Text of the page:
Facing Student-Led, Anti-NRA ‘Die-In,’ Publix Suspends Political Donations

on May 25, 2018 in Coral Springs, Florida.
CORAL SPRINGS, FL - MAY 25: Protesters participate in a "die'-in" protest in a Publix supermarket on May 25, 2018 in Coral Springs, Florida. The activists many of whom are Marjory Stoneman Douglas High School student... CORAL SPRINGS, FL - MAY 25: Protesters participate in a "die'-in" protest in a Publix supermarket on May 25, 2018 in Coral Springs, Florida. The activists many of whom are Marjory Stoneman Douglas High School students entered the Publix store to protest against the company's support of political candidates endorsed by the National Rifle Association who oppose gun reform. (Photo by Joe Raedle/Getty Images) MORE LESS
|
May 26, 2018 11:01 a.m.

Publix, the popular grocery chain whose stores dot the Southeastern United States, announced Friday that it would suspend corporate campaign donations.

The announcement came just before survivors of the February gun massacre at Stoneman Douglas High School led a “die-in” protest at two Publix locations near the school, an attempt to pressure the company to end its financial support for Adam Putnam, an NRA-friendly Republican primary candidate for Florida’s governorship.

“At Publix, we respect the students and members of the community who have chosen to express their voices on these issues,” the company said in a statement Friday. “We regret our contributions have led to a divide in our community. We did not intend to put our associates and the customers they serve in the middle of a political debate. At the same time, we remain committed to maintaining a welcoming shopping environment for our customers.” 

“We would never knowingly disappoint our customers or the communities we serve. As a result, we decided earlier this week to suspend corporate-funded political contributions as we re-evaluate our giving processes.”

The Tampa Bay Times reported earlier this month that Publix — together with the individual donations of its founder’s heirs and those of the company’s current and former leadership — had “given more money to Adam Putnam’s gubernatorial bid than any other candidate since at least 1995 and likely for the entirety of the company’s history.”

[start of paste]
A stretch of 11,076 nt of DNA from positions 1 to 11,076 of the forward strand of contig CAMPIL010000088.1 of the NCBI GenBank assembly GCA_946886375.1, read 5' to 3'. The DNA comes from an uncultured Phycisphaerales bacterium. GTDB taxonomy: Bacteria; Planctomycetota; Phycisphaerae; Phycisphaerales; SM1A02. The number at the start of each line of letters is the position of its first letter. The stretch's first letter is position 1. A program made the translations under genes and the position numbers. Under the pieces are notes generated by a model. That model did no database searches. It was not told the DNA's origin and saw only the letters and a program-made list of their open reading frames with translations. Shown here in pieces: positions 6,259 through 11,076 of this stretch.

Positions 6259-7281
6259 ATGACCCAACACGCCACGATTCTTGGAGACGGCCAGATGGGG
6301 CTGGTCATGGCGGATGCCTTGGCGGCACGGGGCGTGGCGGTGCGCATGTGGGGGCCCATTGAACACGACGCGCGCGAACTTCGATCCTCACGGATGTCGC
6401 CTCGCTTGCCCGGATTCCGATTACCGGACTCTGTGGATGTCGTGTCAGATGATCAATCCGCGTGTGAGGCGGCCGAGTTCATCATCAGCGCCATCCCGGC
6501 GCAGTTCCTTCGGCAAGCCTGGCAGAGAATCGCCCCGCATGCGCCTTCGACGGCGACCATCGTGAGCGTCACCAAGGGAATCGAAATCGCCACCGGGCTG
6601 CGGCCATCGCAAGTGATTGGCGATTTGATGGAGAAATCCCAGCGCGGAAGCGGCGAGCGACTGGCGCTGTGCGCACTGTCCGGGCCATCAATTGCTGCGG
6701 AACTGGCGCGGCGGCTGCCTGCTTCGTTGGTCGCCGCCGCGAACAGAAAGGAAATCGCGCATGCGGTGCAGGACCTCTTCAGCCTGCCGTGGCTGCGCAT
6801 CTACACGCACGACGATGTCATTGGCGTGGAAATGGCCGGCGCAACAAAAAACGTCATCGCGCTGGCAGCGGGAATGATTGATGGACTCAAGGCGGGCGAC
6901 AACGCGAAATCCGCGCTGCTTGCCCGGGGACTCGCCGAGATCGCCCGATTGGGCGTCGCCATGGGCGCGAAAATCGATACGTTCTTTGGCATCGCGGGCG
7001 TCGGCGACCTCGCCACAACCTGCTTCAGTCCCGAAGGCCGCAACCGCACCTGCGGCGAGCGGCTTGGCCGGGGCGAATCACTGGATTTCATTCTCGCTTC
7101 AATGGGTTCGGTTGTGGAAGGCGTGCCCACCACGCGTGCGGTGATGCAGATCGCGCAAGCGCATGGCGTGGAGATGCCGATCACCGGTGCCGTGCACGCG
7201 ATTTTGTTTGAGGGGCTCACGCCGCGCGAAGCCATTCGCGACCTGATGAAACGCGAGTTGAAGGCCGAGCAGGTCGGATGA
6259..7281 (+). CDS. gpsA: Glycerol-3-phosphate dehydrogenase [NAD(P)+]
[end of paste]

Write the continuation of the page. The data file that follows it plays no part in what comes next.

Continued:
The chain also donated money to business groups that in turn supported Putnam’s campaign, the report said. Putnam, in his current role as commissioner of agriculture, oversees health inspections of the grocery chain in Florida, the paper noted. 

The Times said Friday that Publix released its statement “moments before” the staged die-in.

Putnam last year called himself “a proud #NRASellout!”

Rep. Ron DeSantis (R-FL), likely Putnam’s closest competition in the Aug. 28 primary election, responded to the news Friday by calling the protesters “left-wing agitators.”

Newsletters
Your subscription could not be saved. Please try again.
Your subscription has been successful.
Latest Livewire
Comments are now Members-Only

Non-members are still able to read comments, but will no longer be able to participate. To join the conversation, sign up now and get:

30% Off Annual Prime Membership

TPM strives to build as inclusive a community as financially possible. We offer FREE memberships to those experiencing financial hardship and FREE memberships for students.

View all options
Comments
Masthead Masthead
Founder & Editor-in-Chief:
Executive Editor:
Managing Editor:
Associate Editor:
Editor at Large:
General Counsel:
Publisher:
Head of Product:
Director of Technology:
Associate Publisher:
Front End Developer:
Senior Designer: